Elections in Northern Cyprus, are organized to elect governments, presidents and representatives of local administrative bodies in Northern Cyprus, de facto known as the Turkish Republic of Northern Cyprus.
Elections in Northern Cyprus Wikipedia
The presidency, which is served in five-year terms, was instituted with TRNC's first presidential election in 1985 and continued with the elections of 1990, 1995, 2000 and 2005,2010 with the next election scheduled for April 2015. The legislature, Cumhuriyet Meclisi (Assembly of the Republic of Northern Cyprus), has 50 members, elected for a five-year term by mitigated proportional representation. The territory has a multi-party system, with two or three strong parties and another party which is also electorally successful.
In the presidential election, a candidate must obtain at least 50% of the votes in order to secure a first-ballot victory. Upon failing to do so, the two top candidates compete in a runoff election, with the winner assuming the presidency.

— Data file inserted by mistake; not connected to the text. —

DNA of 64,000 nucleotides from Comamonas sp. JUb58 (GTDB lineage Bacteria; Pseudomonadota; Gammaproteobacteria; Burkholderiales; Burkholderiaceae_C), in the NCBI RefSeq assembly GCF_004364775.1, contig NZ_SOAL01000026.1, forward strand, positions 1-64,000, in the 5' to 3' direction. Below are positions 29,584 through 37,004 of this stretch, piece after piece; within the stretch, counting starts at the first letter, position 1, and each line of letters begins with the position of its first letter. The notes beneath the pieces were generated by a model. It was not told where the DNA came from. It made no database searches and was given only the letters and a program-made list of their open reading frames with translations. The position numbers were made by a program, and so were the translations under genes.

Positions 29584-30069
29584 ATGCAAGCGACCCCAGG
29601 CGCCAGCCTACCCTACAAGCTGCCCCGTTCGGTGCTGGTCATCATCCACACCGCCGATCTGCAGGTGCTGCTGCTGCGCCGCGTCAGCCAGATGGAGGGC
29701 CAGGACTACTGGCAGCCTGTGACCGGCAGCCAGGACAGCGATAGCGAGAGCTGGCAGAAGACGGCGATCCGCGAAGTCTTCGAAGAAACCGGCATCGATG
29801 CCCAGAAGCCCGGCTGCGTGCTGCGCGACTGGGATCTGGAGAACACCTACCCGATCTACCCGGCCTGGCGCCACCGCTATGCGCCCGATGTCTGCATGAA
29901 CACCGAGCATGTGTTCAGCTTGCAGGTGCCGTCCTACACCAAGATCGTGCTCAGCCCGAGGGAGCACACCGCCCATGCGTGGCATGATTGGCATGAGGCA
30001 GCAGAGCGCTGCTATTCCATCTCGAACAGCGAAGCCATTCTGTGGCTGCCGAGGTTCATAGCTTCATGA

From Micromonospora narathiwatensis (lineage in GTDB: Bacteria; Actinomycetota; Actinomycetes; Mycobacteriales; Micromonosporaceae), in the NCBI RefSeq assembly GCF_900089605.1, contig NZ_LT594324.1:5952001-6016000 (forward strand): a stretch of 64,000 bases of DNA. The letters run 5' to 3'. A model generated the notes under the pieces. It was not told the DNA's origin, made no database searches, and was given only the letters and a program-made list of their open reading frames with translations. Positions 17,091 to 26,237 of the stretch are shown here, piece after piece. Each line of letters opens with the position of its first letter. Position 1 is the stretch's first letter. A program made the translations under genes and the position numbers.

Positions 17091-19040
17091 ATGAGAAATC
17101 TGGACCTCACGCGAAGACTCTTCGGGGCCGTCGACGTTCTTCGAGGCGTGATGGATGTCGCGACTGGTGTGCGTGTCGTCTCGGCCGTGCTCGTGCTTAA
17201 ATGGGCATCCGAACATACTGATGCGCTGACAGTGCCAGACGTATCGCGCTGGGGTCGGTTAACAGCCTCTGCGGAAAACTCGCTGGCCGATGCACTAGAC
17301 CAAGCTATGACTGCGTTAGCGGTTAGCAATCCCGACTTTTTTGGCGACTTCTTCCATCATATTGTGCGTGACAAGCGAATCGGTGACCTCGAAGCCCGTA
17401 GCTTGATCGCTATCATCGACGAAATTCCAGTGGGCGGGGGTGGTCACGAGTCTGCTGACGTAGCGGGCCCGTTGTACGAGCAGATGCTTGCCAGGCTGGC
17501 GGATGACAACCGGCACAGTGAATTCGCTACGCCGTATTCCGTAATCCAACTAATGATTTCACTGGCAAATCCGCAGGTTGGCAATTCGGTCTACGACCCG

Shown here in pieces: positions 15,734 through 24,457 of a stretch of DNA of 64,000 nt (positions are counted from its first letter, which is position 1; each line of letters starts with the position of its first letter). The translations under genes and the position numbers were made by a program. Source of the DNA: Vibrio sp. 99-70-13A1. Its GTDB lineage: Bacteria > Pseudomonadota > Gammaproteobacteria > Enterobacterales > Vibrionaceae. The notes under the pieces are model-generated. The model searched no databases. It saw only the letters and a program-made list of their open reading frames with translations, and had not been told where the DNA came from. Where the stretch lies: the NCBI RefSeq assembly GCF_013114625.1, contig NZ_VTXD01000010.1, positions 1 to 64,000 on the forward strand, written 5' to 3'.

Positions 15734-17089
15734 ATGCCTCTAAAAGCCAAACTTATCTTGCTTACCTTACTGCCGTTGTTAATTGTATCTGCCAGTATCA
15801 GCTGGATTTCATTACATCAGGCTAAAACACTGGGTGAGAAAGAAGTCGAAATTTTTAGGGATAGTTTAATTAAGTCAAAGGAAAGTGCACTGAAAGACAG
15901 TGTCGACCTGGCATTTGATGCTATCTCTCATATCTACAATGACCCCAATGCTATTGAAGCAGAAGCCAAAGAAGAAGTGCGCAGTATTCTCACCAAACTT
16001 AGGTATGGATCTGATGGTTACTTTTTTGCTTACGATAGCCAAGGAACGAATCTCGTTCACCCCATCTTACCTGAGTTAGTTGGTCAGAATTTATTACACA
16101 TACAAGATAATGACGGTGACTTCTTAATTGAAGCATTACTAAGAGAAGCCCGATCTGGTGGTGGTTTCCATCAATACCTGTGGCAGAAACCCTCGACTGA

The mitigated proportional representation system in use for legislative elections obligates each party to cross the 5% of the total vote election threshold in order to be seated in the 50-member parliament, which is chosen from five districts: Lefkoşa, Gazimağusa, Girne, Güzelyurt and İskele.
In the parliamentary elections, voters choose individual candidates with two options in the manner of voting: a party-line vote which, in effect, means a vote for each candidate from that party in that election district or, alternatively, the voter may choose different MP candidates from various parties. In this type of mixed voting, the voter may not choose more than the number of MPs from that district.
Residents of Northern Cyprus are eligible to stand for election and vote in the national elections of the Republic of Cyprus, but not able to run for presidency (the Constitution states that a Turkish-Cypriot should be Vice-President of the Republic). Turkish Cypriot communal representation in the Republic of Cyprus government de facto ended in 1963. Until 2004, the case of Ibrahim Aziz in the European Court of Human Rights, Turkish Cypriots could not vote in the Republic of Cyprus.
In 2009 President Mehmet Ali Talat claimed that in 1990 and 1998 Turkish government officials along with other influential powers from Turkey interfered with the Parliamentary Elections.